• Located in Eastern Asia, near China and the South China Sea. Formerly, leased to Great Britain, Hong Kong was officially returned to China in 1997. Hong Kong offers diversity in: culture, religion, and lifestyles.
  • Chinese, (Cantonese) and English are both the official language here. So foreigners, who are planning to visit, should not have any problems exploring, and experiencing the culture of this vibrant place since English is widely spoken.
  • Hong Kong dollar is the currency in use here. One American dollar roughly equals 7 Hong Kong dollars.
  • Hong Kong is known for its unique energetic vibe, its wonderful food, and beautiful skylines. It's best to always bring a camera when roaming around in the city, so that you can try to capture the essence of this place, as it is truly unique.
  • Hong Kong offers many great upscale shopping districts that rival the high end streets of Shanghai, London and Paris. But the best places to shop here are the unique shops and street markets that exhibit the charm and uniqueness of the locality.
  • It is wise to look around at the various stores to compare prices before buying anything. One of the great things about shopping here is that sales tax is exempted on everything in Hong Kong.
  • The best way to get around Hong Kong is to purchase an Octopus payment card. This card takes you everywhere. It can also be used on any public transportation system, except taxis. It can even be used in vending machines, restaurants, and convenience stores, fast food places, etc.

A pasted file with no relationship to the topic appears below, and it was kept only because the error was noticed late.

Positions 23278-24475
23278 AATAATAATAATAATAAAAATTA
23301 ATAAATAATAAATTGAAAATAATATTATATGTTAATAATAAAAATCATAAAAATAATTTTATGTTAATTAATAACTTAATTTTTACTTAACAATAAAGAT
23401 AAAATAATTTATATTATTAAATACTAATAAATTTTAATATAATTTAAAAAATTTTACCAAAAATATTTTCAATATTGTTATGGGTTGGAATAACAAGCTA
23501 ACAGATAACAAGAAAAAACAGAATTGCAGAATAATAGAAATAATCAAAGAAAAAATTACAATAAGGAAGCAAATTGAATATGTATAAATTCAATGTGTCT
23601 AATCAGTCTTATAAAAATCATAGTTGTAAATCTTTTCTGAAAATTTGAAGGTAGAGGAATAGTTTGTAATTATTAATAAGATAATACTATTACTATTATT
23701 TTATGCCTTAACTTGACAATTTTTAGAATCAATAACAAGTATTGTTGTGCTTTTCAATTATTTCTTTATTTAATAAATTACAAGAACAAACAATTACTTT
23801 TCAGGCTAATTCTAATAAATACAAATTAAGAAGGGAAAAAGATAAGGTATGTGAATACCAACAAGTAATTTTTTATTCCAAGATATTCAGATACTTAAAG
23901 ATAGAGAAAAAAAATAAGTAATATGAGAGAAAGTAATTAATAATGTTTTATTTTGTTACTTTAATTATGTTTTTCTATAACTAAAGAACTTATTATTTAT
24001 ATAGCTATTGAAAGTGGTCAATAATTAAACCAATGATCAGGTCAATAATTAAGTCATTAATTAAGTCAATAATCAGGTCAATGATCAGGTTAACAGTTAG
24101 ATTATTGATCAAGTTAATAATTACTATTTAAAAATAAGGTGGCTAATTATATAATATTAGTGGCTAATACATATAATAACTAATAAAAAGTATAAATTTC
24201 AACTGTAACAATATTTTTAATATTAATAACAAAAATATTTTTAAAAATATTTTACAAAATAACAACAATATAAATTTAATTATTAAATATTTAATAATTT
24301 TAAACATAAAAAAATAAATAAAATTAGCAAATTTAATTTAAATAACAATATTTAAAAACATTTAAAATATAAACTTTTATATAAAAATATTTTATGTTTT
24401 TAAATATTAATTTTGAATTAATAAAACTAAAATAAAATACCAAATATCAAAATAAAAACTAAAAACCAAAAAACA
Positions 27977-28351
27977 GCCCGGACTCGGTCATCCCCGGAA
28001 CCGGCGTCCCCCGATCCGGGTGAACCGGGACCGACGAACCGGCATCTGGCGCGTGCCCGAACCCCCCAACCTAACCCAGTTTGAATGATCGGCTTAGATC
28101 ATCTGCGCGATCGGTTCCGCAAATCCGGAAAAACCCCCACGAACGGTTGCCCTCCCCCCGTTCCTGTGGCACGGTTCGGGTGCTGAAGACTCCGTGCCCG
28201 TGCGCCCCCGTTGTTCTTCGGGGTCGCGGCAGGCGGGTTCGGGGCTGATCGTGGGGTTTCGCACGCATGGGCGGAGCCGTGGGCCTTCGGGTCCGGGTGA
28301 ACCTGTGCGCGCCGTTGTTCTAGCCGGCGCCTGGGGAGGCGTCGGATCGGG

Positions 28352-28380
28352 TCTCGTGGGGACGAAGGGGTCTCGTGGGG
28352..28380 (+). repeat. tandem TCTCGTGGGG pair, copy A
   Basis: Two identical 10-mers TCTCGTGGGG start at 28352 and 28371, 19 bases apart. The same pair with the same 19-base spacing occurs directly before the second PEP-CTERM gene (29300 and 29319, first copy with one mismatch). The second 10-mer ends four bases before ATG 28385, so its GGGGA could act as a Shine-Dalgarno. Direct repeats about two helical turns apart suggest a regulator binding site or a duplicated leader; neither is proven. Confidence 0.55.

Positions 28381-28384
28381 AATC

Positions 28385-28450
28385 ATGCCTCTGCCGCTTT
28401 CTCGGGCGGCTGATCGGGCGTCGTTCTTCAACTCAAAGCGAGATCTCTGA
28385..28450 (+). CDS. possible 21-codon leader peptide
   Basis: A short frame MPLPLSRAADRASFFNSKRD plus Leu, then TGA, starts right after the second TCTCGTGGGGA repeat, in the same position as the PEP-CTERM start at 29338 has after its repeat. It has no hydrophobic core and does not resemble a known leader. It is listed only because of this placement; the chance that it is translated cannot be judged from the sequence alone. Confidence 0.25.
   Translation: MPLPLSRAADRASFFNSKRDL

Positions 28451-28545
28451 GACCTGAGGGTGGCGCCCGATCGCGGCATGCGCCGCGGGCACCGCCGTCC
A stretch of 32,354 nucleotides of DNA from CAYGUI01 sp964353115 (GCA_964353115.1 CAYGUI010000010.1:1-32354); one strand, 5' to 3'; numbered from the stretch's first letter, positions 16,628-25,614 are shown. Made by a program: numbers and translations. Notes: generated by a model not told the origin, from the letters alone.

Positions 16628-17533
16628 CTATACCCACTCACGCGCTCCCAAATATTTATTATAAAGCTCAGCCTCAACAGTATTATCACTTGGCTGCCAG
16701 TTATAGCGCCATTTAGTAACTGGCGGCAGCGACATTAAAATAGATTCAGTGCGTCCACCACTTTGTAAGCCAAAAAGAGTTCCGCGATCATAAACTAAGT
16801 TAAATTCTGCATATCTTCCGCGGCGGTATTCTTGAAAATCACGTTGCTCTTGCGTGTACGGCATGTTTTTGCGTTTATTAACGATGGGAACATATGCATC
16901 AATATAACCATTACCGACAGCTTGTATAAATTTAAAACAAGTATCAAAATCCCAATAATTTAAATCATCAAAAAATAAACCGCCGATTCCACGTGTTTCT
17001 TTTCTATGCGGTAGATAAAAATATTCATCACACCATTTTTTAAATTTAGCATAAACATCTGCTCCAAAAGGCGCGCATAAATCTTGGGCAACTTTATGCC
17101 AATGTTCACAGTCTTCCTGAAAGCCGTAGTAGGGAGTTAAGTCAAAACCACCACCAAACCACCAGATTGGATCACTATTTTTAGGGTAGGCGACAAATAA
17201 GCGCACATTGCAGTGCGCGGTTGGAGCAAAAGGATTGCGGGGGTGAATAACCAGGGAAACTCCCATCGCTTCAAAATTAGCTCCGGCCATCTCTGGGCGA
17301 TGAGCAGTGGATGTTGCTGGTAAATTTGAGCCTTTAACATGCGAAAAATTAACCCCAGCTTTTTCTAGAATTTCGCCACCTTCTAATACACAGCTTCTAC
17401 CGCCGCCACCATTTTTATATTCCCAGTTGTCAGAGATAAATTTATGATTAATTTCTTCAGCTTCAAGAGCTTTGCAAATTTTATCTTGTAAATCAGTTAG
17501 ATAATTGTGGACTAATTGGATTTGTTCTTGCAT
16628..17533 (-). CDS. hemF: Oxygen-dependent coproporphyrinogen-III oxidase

Some of the key places in Hong Kong are:

  • Hong Kong Island is the most urbanized district. It's the heart and soul of the city.
  • Kowloon is one of, if not, the most populated cities in the world. It also offers the best view of the skyline.
  • Disney Land Hong Kong is located in Lantau Island. This is the third International sight for a main Disney theme park. It is best to make reservations ahead of time for lodging as it tends to be packed, especially during the holidays.

Hong Kong also has a great natural landscape that can be seen by riding a train that goes all the way up to the higher part of Hong Kong Island. With so many things to do and sights to be seen, Hong Kong is truly a must see for any traveler.

Dining in Hong Kong - Let Your Taste Buds Go Wild

Hong Kong Dining Experience

Acclaimed as "Gourmet Paradise" and "World's Fair of Food", one word to describe the dining experiences in Hong Kong would be 'Variety'. There's no shortage of restaurants that differ not only on their menu but also price and ambience. The city has over 11,000 restaurants that offer Cantonese, Chinese, Japanese, Indian, Pakistani, French, American and Italian cuisine, to name a few.

The origin of Hong Kong cuisine began when it functioned as a British colonial outpost, becoming a location that everyone from British merchants, Chinese coolies, farmers and fisherman all gathered. As most people in Hong Kong eat 5 times a day, portions per meal are relatively small. However meals are served with big portions of either rice or noodles.

Dining culture in can be broadly categorized into Hawker and restaurants. Hawker food is essentially food stalls operating on mobile carts, serving local snacks in the like of fish ball, roasted chestnuts and Put chai ko, a kind of rice pudding. Dim Sum is another Hong Kong specialty. Generally apart of either breakfast or lunch, these come served in exotic bamboo baskets and are generally accompanied by loads of Chinese tea.